Making A Hospital More Green

Posted on Jun 1, 2011 :: Green Business
Posted by , Insight on Business Staff Writer

Photo courtesy of Affinity Health System

Mike Strass and Gary Kusnierz, two veteran New North hospital executives, definitely agree on one thing when it comes to energy savings at their institutions: it’s all about the patient.

“We have created a process to be advocates for our patients and their families,” says Kusnierz, who is vice president of performance excellence for Affinity Health System based in Appleton. “Everything we do links to providing the best environment for caring for patients, as well as our staff – simply providing the best care.”

Strass, director of plant services at St. Vincent Hospital in Green Bay, speaks of the same challenge: “We want to provide the best patient care for every patient, every time. Every day, regardless of season, we have some patients who are cold and need to be warmed up, and some who are too warm and need to be cooler. It’s a challenge, but we want to make their stay as comfortable as possible.”

Both men were architects of their institutions’ journeys to gain Energy Star® certification from the Environmental Protection Agency (EPA). Affinity’s St. Elizabeth Hospital of Appleton and Mercy Medical Center of Oshkosh both became certified in 2009 and St. Vincent earned its designation in May 2010.

The Energy Star rating program is a set of performance standards for measuring a building’s energy use, operational expense and greenhouse emissions, as compared to its peers. A score of 75 on a 100-point scale is the minimum for the designation; that means the building is operating more efficiently than 75 percent of similar buildings nationwide.

“The Energy Star program started in 1992 to promote efficient lighting and was expanded to evaluate whole buildings over time,” says Energy Star’s Clark Reed, director of the health care facilities division at its main office in Washington, D.C. “We know that 30 percent of energy in commercial buildings is typically inefficiently or needlessly used, and our goal is to help businesses change that.”

Are there special challenges to upgrading energy efficiency in hospitals? “Absolutely,” says St. Vincent’s Strass. “Unlike most other businesses, we’re open 24 hours a day, 52 weeks a year.” They also need to have emergency facilities, operating rooms, testing centers and delicate equipment available at a moment’s notice.

Nationwide, the average energy score for hospitals is between 50 and 60. Strass estimates that St. Vincent’s score was in the 60s after it replaced more than 360 exterior windows in its 10-story tower with triple-pane thermal glass in 2008-09. “That effort reinforced our awareness of the Energy Star process, and we said ‘we can do this.’ So, we formed our Energy Focus Team.”
Resulting improvements at St. Vincent Hospital included:

» Installing an automated control system on air conditioner chillers that senses load and operates based on need.
» Installing more efficient controls for boilers used for heating, cooking and sterilization.
» Expanding heat recovery capability to reuse some of the energy.
» Adding variable frequency drive technology to run motors in the most efficient way possible for the task at hand.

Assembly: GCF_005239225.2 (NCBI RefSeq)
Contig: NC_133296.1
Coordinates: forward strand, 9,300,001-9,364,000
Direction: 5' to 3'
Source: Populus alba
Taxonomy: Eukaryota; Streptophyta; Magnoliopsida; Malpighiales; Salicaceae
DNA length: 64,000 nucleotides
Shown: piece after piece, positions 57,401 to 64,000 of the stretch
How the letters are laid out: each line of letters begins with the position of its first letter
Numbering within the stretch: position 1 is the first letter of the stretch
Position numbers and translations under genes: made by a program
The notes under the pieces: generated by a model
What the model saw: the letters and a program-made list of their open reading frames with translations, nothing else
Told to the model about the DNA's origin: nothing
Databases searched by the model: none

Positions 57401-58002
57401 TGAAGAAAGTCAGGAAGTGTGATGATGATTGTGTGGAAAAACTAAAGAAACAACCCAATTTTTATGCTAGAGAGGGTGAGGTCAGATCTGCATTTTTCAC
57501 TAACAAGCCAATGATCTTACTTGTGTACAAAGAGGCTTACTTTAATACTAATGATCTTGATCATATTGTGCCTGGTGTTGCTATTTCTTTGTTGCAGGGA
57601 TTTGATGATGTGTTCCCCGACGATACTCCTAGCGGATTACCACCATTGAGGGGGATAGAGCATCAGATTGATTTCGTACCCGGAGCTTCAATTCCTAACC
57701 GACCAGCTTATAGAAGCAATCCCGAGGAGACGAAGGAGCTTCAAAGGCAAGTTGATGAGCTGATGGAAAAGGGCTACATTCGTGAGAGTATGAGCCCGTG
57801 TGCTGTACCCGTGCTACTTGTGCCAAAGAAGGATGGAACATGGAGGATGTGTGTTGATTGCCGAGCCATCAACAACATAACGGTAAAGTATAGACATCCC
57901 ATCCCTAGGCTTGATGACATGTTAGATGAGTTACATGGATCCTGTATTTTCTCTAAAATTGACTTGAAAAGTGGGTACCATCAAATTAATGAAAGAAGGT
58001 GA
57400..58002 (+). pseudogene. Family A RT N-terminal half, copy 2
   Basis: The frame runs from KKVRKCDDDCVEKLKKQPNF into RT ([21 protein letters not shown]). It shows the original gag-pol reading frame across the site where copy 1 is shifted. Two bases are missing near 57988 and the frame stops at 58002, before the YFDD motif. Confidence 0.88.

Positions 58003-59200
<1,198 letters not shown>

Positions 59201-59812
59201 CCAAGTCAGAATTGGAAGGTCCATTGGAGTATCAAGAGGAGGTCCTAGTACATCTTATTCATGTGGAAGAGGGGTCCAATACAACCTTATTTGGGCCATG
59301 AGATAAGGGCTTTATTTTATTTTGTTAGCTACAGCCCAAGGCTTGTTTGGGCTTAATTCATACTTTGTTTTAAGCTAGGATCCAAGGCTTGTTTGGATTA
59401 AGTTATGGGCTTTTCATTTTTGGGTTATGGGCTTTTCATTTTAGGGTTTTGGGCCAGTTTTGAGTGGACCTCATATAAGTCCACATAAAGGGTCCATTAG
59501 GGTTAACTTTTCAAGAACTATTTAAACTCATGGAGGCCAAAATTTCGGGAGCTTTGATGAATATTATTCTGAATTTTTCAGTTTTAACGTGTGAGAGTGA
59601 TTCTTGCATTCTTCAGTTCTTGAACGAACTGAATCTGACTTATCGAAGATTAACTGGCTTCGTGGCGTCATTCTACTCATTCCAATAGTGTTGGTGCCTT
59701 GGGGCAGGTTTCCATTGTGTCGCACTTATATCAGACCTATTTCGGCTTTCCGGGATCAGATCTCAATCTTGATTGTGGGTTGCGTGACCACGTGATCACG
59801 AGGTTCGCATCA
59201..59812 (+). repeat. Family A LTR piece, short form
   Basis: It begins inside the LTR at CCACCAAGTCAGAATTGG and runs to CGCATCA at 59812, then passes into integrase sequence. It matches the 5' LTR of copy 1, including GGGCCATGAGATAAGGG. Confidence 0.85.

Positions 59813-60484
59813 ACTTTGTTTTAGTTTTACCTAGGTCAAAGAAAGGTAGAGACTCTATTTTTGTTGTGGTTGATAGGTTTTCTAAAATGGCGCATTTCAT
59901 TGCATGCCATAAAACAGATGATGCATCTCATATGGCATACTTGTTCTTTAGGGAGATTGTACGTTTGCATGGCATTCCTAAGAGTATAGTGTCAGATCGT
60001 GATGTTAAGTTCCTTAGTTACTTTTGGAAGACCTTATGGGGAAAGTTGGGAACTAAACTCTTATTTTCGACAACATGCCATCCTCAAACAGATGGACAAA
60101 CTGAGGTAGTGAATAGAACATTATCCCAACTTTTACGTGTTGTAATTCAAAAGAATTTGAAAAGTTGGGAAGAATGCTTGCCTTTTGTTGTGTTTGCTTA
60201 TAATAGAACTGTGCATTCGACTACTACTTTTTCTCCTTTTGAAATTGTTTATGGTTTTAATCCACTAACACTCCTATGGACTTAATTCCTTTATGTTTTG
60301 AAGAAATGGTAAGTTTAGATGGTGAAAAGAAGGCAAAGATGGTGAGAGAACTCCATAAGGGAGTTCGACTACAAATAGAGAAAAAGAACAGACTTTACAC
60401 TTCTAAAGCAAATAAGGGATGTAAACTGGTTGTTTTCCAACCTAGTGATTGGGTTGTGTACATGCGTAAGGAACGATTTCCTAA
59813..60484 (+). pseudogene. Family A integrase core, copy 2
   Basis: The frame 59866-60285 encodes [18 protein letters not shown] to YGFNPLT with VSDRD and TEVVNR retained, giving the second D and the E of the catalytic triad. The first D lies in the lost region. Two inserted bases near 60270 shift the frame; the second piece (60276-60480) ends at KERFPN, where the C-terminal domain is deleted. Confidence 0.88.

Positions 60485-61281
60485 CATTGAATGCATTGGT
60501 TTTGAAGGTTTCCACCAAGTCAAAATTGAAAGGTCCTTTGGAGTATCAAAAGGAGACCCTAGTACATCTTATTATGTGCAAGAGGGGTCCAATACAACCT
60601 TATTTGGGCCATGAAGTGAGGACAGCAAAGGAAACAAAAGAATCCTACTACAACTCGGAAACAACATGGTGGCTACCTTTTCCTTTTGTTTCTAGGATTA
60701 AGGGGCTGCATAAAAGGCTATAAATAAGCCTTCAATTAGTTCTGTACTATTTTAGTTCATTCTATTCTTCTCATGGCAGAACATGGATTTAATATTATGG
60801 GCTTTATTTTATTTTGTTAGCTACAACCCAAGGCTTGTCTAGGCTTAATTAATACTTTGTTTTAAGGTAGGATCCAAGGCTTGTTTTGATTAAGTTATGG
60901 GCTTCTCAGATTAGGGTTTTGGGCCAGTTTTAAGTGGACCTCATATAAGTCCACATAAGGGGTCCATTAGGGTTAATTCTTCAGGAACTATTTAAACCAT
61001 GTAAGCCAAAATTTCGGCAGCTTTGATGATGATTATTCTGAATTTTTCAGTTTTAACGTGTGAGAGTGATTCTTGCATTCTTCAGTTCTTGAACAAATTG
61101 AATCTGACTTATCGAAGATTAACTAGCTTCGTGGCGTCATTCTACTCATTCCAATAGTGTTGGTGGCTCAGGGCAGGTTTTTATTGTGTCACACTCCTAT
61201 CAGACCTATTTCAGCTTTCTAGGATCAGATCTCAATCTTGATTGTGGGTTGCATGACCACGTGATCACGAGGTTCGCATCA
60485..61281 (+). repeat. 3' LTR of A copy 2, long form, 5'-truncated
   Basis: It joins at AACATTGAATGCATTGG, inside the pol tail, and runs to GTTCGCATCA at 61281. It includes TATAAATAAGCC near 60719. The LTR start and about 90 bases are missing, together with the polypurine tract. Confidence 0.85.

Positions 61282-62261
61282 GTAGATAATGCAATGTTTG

» Better managing HVAC loads by not heating or cooling a space that is not in use.
» Updating lighting systems to more energy efficient technology.
These improvements brought the Energy Star score to the required 75.
St. Elizabeth Hospital was “on the threshold” of a 75 score before Affinity started its serious Energy Star work, since new projects over the past few years had been built with better windows, insulation and other energy features. Mercy Medical was a bit below that.
Like St. Vincent, Affinity also adjusted boiler controls, retrofitted lighting, and installed variable frequency drive technology. In addition, Affinity:
» Retrofitted soffits to minimize air infiltration.
» Installed a feed-water economizer that captures heat from flue gas and transfers it to incoming water.
» Replaced a dishwasher to save a couple thousand gallons of water annually.
» Replaced a water heater on the Mercy Medical campus with Energy Star-rated equipment.
» Developed a plan for ongoing monitoring of HVAC and other equipment to make sure they are tuned for efficiency.
» Adjusted seasonal set points for utilities for temperature and humidity.

These initiatives brought St. Elizabeth to an 85 score and Mercy Medical to a 76. They anticipate even higher scores in the future: the current expansion at St. Elizabeth includes a new central utility plant, which will be much more efficient, and Mercy will undergo retro-commissioning to further optimize its energy usage.

“Rating systems like these offer both a rigorous process and a third-party verification. It’s not just us tooting our own horn,” adds Kusnierz.

In Wisconsin, 454 commercial buildings are Energy Star certified. Six of those are hospitals – the other three are located in Mequon, Milwaukee and LaCrosse.

“The buildings we see account for almost half of all the energy consumption in the U.S. and generate half of the nation’s greenhouse gas emissions,” says Reed.

“Through Energy Star, the EPA helps businesses save money and fight climate change through superior energy efficiency, and we are very excited to see these three hospitals in your area earn their Energy Star.”